Yeah. And I think that people have become desensitized to it. It's become commoditized a bit. So I think that maybe Mike is more in line with where you at now. It's somewhere between 500 and [crosstalk 00:12:26] the reason why is that because people have to know, like, and trust you. If you watch Simon Sinek-Start With Why, he said, "Facts and figures are cerebral, but buying decisions are limbic." So we've got a decision, which is what powers trust and that's internal.

Aaron:
So the more people know, like, and trust you, the more likely they are to buy. So that's a time investment. So what's becoming popular right now are Facebook Groups and funnels where you essentially offer to give something away for free or a very, very low amount, like a boot camp, like a three day or five days, a 10 day I've ever seen somebody do lately, where people can acquire some type of skill or solve some type of problem and get to know you better. And it's a very simple funnel. It's ad to the landing page to thank you page to join the private Facebook groups, to have a start date for it and have an end date, and then be delivering a little piece of content daily from your start to your end date, your three-day, your five days, your 10 days. A little bit of homework that you give.

Aaron:
And then as people are conversing with you, just engaging with people, answering their questions, posting questions like you were at a party. Like, "Hey, what do you do? What's your biggest issue? What do you find the most fun? And creating that environment. And that allows the client to ultimately get to know you at a deeper level and what you're all about.

Aaron:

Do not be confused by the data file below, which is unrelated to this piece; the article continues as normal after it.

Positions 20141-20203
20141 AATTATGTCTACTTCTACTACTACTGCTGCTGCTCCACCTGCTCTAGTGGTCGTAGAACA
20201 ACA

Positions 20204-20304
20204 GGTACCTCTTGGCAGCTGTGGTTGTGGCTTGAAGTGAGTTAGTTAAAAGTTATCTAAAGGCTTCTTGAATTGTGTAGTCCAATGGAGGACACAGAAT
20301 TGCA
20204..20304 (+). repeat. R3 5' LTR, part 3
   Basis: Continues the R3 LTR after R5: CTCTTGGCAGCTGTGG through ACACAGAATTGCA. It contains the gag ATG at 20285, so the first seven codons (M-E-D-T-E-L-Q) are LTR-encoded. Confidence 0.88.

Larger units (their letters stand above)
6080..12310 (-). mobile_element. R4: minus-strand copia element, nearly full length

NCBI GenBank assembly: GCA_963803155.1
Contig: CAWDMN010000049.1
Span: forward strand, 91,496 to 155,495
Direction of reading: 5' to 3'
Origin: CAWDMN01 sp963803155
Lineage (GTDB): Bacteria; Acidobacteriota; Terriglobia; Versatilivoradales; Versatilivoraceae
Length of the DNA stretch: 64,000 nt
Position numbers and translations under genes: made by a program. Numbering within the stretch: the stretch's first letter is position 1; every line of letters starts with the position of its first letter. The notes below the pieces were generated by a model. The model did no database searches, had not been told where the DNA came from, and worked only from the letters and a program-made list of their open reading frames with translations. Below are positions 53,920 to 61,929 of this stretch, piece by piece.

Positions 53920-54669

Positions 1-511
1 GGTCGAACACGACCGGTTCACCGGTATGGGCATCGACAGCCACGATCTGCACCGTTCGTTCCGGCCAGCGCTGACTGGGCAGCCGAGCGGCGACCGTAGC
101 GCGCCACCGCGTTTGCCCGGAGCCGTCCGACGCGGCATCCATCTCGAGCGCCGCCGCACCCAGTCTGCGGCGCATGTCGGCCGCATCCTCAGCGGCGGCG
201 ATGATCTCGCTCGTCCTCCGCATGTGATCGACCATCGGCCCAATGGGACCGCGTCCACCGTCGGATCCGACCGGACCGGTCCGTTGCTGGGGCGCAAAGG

And what I'm seeing is that on the tail ends of three to five-day boot camps, even with a free opt into it, not charging them first, we're seeing people be able to consistently do a 10 to one return on ad spend. So what they're spending on the front end to get them in, when they're selling a two, three, $5,000 eight weeks intensive or whatever, after the Bootcamp, they're converting enough people to get a 10 to one return on ad spend, which is enormous. Enormous.

Aaron:
And I had a client that I was talking to last night, that's coming on board. And he did a 10 day one just recently, which I've never heard. And, it was a very specific type of business, like how to find undervalued businesses and turn them around and et cetera, et cetera. And he was explaining a system and he was charging 17,000 for his program at the end of this. And he closed 18 people on his first one. And I was like, "Wow, that is a big number off of Facebook groups." But he gave 10 days of content. He started with something like 200 people, by the end of it, it was 40 people paying attention after the days.

Aaron:
All those 40 people were really into it. So when he offered the full-blown program, they bet, they were excited. And I was like, "Wow, that is a big number." It was 10 people at $17,000. So he pulled $170,000 out after a 10-day boot camp.

Jason:
So what does lead generation look like? Is it into a lead magnet report? Confirmation page?

Aaron: